Contents: Blog content, newsletter, graphics
Strong points: 27% increase in on-site purchases
It’s the age-old question: How much content should I produce? How can I achieve both SEO branding AND get people to convert?
Often when people approach SEO they assume they need Continued content to be visible in the results pages, But it’s not always the case. Investing in fewer articles that dive deeper into answering customer questions can generate new organic traffic and encourage qualified visitors further down the marketing funnel.
But don’t take our word for it: industry data and Brafton customer results tell the story.
For our client who offers personal and business finance management courses, getting people to sign up for courses on their website was a challenge. They recognized that they needed the content to build brand awareness, build trust, and demonstrate authority. Enter, long content.
- The company recognized a growing demand to educate interested prospects
- They wanted to reach more financial advisors and position their company as the best education solution
- Bottom line: They needed more online registration subscriptions
- Create long-form content, like weekly blog posts and quarterly white papers, that offer advisory advice through collaboration with the internal finance brand team
- Create quarterly infographics to appeal to a wide range of qualified advisors, with simple data they need to know
- Pair in-depth articles with an email strategy to nurture existing leads around topics that match their demographics
- Weekly long blog
- 4 monthly newsletters
- Quarterly infographics
- Quarterly white papers
- 12% more organic traffic in Q1, with Brafton target keywords trending up (more than 10% of target keywords moved from invisible to page 1)
- 13% increase in sessions
- 34% increase in new users
- 27% increase in on-site purchases
At the heart of the strategy & how to create in depth outsourced posts
In order to match content topics to the expertise of the client’s internal team, we strategize around the different courses offered in a given season. We analyzed competitor keywords and top search terms to create a white keyword strategy that sets the stage for these posts to drive traffic and build awareness of the program.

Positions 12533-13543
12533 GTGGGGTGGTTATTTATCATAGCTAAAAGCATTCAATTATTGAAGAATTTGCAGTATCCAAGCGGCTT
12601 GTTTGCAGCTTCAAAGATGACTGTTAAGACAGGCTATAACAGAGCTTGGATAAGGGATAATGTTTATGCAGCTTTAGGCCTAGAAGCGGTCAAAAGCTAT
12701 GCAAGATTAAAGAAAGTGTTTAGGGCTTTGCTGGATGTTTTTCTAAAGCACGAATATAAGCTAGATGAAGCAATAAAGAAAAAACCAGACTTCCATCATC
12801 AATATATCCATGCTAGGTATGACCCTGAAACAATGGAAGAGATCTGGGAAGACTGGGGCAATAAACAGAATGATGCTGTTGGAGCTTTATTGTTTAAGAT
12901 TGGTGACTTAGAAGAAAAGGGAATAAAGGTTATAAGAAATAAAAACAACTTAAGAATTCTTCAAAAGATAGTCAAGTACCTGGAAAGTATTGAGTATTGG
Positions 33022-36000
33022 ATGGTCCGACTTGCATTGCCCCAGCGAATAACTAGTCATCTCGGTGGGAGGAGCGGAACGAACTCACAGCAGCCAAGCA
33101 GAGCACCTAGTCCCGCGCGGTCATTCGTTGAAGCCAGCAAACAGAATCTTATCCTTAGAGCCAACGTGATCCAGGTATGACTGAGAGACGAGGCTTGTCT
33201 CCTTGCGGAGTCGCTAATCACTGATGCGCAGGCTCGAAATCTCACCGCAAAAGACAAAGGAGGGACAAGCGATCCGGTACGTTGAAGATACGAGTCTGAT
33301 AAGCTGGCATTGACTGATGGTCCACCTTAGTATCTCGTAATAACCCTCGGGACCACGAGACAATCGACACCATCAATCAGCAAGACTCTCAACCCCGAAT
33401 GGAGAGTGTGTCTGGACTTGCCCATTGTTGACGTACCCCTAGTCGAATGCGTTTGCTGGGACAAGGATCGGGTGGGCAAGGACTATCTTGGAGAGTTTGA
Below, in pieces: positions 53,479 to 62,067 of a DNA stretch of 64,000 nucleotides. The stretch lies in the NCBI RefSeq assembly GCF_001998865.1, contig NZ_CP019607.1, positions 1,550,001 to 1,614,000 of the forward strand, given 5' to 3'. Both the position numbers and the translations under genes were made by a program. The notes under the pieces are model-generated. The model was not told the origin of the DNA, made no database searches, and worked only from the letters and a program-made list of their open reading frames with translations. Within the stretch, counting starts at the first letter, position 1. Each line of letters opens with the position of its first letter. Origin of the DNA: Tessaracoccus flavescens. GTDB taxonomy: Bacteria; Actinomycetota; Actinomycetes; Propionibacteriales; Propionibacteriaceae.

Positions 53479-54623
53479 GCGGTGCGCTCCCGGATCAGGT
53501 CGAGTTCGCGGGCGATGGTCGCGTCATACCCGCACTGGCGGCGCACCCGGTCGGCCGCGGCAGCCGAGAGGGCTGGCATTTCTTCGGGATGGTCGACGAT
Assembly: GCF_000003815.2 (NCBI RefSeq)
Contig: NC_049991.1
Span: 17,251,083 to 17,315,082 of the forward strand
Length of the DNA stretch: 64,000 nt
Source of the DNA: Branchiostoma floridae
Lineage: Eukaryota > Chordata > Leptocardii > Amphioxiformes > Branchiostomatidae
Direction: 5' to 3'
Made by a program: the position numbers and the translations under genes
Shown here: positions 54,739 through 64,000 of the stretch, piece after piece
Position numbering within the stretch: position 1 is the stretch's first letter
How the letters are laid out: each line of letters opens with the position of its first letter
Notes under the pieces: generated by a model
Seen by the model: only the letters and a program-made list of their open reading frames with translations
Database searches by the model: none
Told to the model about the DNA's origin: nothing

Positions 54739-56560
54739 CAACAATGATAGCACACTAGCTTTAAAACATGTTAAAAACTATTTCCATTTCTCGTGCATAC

Rather than several short articles per month, we advised meaningful and information-rich articles: one per week. Writing quick-win, trend-based articles is a different process than what is required of an in-depth blog post.
Go deep with long posts
Here’s how Brafton Associate Content Manager Matt Ellsworth describes his writing steps when creating content for this client (and others who need in-depth material).
“I would choose the subjects by Dlooking for their favorite sources for information on their categories, such as philanthropy, retirement planning, investing, etc. Then I start the month with four different articles in mind – each in different categories, and a few geared towards the education of financial advisors – investment advice, tax explanations – and a few on practice management – marketing, customer communication, etc.
It’s important to communicate topic ideas early when depth is the goal, to redirect them as needed before investing time and research. Matt lowly brags: “I almost never get a change request.”
“For long pieces, you need to supplement a number of other sources.
Matt explains that the process of finding long-form articles takes time and careful analysis. It’s important to find a way to bring something new to existing conversations.
“A subject is more a starting point [than the sole point of article]. If a source raises a question or introduces an interesting idea [while I’m the research phase], it’s perfect. This way I can narrow down my search for additional sources and pick up the article in more unique ways while writing.
Style and tone:
For outsourced content programs, cutting-edge content requires careful collaboration between internal teams and professional writers. “The style and tone is the hardest part, but the in-person meetings helped that.”
The focus on educating this particular client helped overcome the challenge: “They hold annual training sessions for financial advisors in Boston, so I was attending the classes. Then I would interview a teacher to talk about a certain topic. It gave me a lot of great ideas, and it also showed me some themes they liked. For example, they were all about the personal side of wealth management. Money is not only a question of numbers, but also of emotions. This is a great “human touch” angle to capture in content.
For tips on how any business can work with external teams to capture and promote thought leadership, check out our related guide:
- Blog: Why You Can’t Outsource Thought Leadership (But You Can Outsource Content)
Distribute hard via email marketing
Every solid blog post should have an equally solid promotional strategy. Creating posts that people will find in search is one goal, but promotion, whether through social media or email marketing, is just as important.
We used one messaging strategy that could engage those warm leads that already expressed interest in the brand by by subscribing to their newsletter.
Each weekly newsletter is created to target specific potential students with content of interest based on what they indicated they like when signing up for the newsletter. This type of personalization is a trend that is gaining ground:
When Econsultancy’s Email Marketing Industry Census When asked by marketers about email personalization, more than three-quarters (78%) agreed within five years that all email marketing communications will be personalized.
These behavioral segments receive different emails that are sent on behalf of the best sales rep in that particular industry. The result? Email traffic to the website attracts the most engaged readers.
Learn more about the benefits of long-form content: